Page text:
Friday, 29 September 2017

Theatre 2017: Review Twenty-nine - Boudica

Boudica, Shakespeare's Globe, London. September 2017.

After two shows that I found to be shockingly bad (and another that we didn't even bother going to) this was the last chance for the summer 2017 season to redeem itself...

For the most part I think that this new play did. This was a fun  retelling of a version of the Boudica story, this one from an incredibly feminist standpoint.  While I was watching the play I enjoyed it but a week on I am struggling to remember much of the show apart from broad brush strokes.

At times it felt a bit obvious and didactic. It was also quite simplistic with characters taking just one stance each rather than being nuanced (with the exception of Boudica herself), it was also pretty bloody and sweary!

However as Boudica and the Iceni come from East Anglia this play was always going to be a hit with me as the cast didn't attempt to speak in Norfolk dialect!

The addition of the modern pop songs - the cast singing a version of London Calling at the start of the second half (as they planned the attack on London) and then I Fought the Law (and the law won) at the end - really worked for me. The ending had been a little stop/start and this coming together was a great way to finally end the show.

This isn't a perfect play but it was a nice way to end the outdoor season at the Globe after so many disappointments. I have tickets to one more play programmed by Emma Rice but I am far more excited by next season when the theatre loses the lights and sound systems and gains a new AD.

Monday, 18 September 2017

Another Blog Tour: Salt Creek by Lucy Treloar

Salt Creek by Lucy Treloar

After never having taken part in a blog tour before I now find myself taking part in two in a month!  This book however is very different to Whitstable Hightide Swimming Club in every aspect but I loved Salt Creek by Lucy Treloar just as much.

Salt Creek is a more or less uninhabited tract of land outside of Adelaide in South Australia and the Finch family have been forced to relocate their after some bad decisions made by Hester Finch’s father.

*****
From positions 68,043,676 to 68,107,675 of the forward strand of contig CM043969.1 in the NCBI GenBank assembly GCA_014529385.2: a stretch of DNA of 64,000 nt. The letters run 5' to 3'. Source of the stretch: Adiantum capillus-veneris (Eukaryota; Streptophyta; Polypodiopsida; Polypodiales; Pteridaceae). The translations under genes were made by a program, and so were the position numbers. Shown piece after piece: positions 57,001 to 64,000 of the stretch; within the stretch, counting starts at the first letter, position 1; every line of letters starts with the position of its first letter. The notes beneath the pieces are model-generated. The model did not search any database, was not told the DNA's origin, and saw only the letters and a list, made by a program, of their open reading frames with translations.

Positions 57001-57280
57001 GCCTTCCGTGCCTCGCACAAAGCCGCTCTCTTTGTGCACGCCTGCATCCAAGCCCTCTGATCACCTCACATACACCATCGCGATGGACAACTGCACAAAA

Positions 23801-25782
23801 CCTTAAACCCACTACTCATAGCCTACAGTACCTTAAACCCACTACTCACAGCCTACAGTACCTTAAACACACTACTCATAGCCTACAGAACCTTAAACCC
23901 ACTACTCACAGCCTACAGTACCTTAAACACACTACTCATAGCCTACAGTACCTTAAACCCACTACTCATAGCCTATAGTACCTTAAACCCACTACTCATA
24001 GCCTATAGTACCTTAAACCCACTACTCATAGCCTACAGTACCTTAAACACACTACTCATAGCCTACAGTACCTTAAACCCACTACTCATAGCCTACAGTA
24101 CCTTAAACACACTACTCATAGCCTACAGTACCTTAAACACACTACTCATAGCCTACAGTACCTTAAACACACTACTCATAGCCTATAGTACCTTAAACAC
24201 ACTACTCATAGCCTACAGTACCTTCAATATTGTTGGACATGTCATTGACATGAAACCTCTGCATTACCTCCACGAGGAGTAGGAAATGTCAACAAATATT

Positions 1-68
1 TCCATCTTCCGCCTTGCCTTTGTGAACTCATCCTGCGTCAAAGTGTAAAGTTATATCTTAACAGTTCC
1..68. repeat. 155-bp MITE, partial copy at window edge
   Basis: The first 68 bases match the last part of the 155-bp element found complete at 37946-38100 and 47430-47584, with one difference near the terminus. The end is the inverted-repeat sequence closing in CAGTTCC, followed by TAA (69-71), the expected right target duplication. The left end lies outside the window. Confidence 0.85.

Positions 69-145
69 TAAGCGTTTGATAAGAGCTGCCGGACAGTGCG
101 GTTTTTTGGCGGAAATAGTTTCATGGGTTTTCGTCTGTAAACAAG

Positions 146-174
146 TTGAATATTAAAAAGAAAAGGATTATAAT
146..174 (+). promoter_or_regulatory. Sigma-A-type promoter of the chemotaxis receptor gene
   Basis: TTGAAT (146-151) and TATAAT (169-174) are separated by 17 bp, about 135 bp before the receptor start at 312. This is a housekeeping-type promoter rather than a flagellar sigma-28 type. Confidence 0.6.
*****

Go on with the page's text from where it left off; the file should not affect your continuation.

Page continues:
Hester is our narrator and the book slips in time from the family’s exile in Salt Creek to her later life back in Chichester, England.  At first the move to Salt Creek seems like the end of the world – the area is not easy to work or love but slowly the family adjust until slowly their world unravels again.

Set against their struggles are stories of Aborigines and their poor treatment by Australian settlers, the tales of the first settlers and the way that the isolation, heat and cold slowly drive people mad. 
The story seemed slow at first and I wasn’t too keen on the time jumps however before I realised it the book had totally wormed its way into my life and I was turning the pages like it was the latest thriller.

For me the addictiveness of this book for me came through the way Treloar made me think that I was one of the Finch family, I wasn't just reading about them - I was in their house, sitting at their table, sharing their triumphs and their pains. On putting the book down it did take me tome to remember that it was 2017 and I was in Norfolk not  1860s Australia.

Reading about the treatment of the indigenous people, and the troubles Tully faced after being adopted in the family didn't make easy reading but then it certainly shouldn't have done - this is a shameful piece of history that carried on for far too long. The point was driven home effectively by the characters being unable to see the irony of being abolitionists at the same time. 

This book deserves to do well, I felt it covered new ideas in a very compelling manner. It is long and it is slow but these things are important, and like the landscape of Salt Creek, it grows on you.

Many thanks to the team at Gallic Press for the chance to read this book and take part in the blog tour.



Friday, 15 September 2017

Theatre 2017: Review Twenty-eight - Against

Against, Almeida Theatre, London. September 2017.

Well a week on and I still don't know what to make of this play. And reading online reviews I don't think that I am alone in this.